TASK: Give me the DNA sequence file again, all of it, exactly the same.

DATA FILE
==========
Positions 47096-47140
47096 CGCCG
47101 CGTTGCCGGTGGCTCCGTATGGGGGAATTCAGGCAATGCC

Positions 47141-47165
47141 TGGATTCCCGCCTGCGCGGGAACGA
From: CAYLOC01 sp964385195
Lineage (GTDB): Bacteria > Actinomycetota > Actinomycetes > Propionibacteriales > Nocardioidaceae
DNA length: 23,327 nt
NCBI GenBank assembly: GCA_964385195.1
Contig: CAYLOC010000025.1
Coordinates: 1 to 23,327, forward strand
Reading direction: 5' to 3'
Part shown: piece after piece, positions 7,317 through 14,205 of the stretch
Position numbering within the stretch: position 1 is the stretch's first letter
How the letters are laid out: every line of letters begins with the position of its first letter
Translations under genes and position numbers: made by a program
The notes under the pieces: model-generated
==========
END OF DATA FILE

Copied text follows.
Positions 47096-47140
47096 CGCCG
47101 CGTTGCCGGTGGCTCCGTATGGGGGAATTCAGGCAATGCC

Positions 47141-47165
47141 TGGATTCCCGCCTGCGCGGGAACGA
From: CAYLOC01 sp964385195
Lineage (GTDB): Bacteria > Actinomycetota > Actinomycetes > Propionibacteriales > Nocardioidaceae
DNA length: 23,327 nt
NCBI GenBank assembly: GCA_964385195.1
Contig: CAYLOC010000025.1
Coordinates: 1 to 23,327, forward strand
Reading direction: 5' to 3'
Part shown: piece after piece, positions 7,317 through 14,205 of the stretch
Position numbering within the stretch: position 1 is the stretch's first letter
How the letters are laid out: every line of letters begins with the position of its first letter
Translations under genes and position numbers: made by a program
The notes under the pieces: model-generated